This is a history of the former Count Creighton House in North Omaha.
This is a history of Omaha’s first public park; first public school; it’s Native American neighborhood; and it’s “Hobo Park,” all wrapped up in one. This is a history of Jefferson Square in Omaha, Nebraska.
This is a history of the Native Omaha Festival, which has happened biennially in North Omaha, Nebraska since 1976.
This is a history of Military Road aka Military Avenue in North Omaha, Nebraska.
This is a summary of a LOT of music in North Omaha over the last 150 years, including jazz, soul, blues, hip hop, gospel, pop, and so much more. Get introduced some of the people, places, events, and more from North Omaha’s musical history.
Vic B. Walker (1864-c1925) was an African American attorney, police officer, business owner, and criminal in Omaha, Nebraska.
This is a history of relations between Black people and Jews in Omaha, Nebraska. It details instances, occasions, places and spaces where the Jewish community interacted with the Black community in the city.
Throughout most of his life, Edwin Overall (1835–1901) dedicated himself fighting for civil rights. This is his story.
First conceptualized in 1954, it took almost 40 years for North Omaha’s highest high speed corridor to be completed. This is a history of the North Freeway.
A wealthy industrialist worked hard, then died. His wife gave the City of Omaha a lot of money to commemorate his life, and today the name is all over East Omaha. This is a biography of Levi Carter.
In 1846, a town emerged on the western bank of the Missouri River. Although it only existed for a few … More
Since its founding in 1854, the City of Omaha has never had a publicly elected Black mayor. For a period in from the 1930s through the 1940s though, there was a Black mayor competition held. This is a history of that position.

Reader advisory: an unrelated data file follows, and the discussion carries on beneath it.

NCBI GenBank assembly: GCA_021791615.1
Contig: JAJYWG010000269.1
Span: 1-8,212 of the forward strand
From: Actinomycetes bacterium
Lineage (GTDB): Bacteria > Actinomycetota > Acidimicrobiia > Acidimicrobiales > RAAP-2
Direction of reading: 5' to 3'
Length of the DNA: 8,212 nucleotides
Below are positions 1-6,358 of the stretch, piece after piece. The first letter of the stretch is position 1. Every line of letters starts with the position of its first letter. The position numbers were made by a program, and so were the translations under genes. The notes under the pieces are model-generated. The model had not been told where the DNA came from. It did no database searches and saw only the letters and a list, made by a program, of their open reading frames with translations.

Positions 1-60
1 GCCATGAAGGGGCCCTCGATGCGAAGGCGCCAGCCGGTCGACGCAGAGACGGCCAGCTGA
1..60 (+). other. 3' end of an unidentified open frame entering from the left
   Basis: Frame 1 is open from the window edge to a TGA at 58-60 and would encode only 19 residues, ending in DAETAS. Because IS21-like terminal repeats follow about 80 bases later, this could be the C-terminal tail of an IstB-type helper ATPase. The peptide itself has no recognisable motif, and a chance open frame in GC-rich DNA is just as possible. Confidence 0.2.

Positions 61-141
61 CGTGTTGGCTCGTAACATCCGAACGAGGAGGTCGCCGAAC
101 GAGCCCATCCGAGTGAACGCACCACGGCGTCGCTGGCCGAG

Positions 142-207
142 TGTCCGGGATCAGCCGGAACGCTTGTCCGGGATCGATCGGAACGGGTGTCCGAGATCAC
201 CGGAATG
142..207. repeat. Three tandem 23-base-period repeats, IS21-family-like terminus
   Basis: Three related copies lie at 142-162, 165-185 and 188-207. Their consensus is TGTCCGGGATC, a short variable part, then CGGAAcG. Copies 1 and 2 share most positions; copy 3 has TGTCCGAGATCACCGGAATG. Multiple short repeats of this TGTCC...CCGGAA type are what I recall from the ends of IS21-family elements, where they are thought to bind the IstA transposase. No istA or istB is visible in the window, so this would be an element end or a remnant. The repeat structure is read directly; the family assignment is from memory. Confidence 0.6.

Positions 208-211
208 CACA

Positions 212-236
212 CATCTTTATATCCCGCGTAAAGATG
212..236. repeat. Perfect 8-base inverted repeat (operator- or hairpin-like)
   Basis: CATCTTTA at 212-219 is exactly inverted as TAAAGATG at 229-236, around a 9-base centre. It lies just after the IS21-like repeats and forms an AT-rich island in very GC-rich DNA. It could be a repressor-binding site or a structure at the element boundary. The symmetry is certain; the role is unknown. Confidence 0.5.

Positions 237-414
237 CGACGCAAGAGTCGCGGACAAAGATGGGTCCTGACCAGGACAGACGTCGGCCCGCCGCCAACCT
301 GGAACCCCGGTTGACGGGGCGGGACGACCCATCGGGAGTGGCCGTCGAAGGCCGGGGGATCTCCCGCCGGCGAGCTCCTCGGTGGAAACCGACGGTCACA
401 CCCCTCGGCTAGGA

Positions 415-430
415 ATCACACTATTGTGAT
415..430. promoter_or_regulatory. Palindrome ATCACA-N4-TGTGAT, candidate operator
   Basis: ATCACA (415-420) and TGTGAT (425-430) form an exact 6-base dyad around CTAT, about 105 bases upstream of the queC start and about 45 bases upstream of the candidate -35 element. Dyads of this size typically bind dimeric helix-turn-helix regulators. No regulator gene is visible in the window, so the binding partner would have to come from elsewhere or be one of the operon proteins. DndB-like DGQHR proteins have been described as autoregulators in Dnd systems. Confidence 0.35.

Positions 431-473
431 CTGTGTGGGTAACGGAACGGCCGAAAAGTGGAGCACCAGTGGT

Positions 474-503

This is a history of the Carver Bank in North Omaha, the first-ever Black-owned bank in Nebraska.
Black women in Omaha have done all kinds of work as mothers, businesswomen, teachers, ministers, politicians, and in other roles to make the community great. This is a history of some of the notable African American women in North Omaha.
This is a timeline of the history of the Saratoga neighborhood in North Omaha, including the intersection of 24th and Ames. Included here are events, places and people central to the neighborhood’s existence as a pioneer town, leafy suburb, and a seemingly abandoned urban neighborhood.
This is a biography of Florence Kilborn (c1854-1866), namesake of the Florence neighborhood in North Omaha.
This is a history of the Omaha Crèche, which was located on North 52nd and Pratt Streets for a half century.
The first-ever Black-owned, operated and filmed theater company in the world was led from North Omaha.
This is a biography of historian and North Omaha leader Bertha Calloway (1925-2017). She was a Civil Rights activist, museum founder, historian, author, student, educator, speaker, promoter, playwright, journalist, administrator, mentor, wife and mother.
Built on the rock bottom of the Missouri River, dreams of today’s Mormon Bridge go back to 1846. This article explores the history of the bridge, the ferries, the politics and more.
For 40 years, one plant poisoned North Omaha with heinous disregard. This is a history of the Carter White Lead Company factory in East Omaha.
This is a history of Black-owned businesses, African American entrepreneurship and more in North Omaha since 1854.
This is a history of the Creighton Working Girls Home and Chapel, which provided a paternalistic environment for newly arrived women in Omaha for several decades.
This is a collection of postcards of North Omaha, Nebraska.
This is a biography of North Omaha community leader Rodney S. Wead (b. 1935).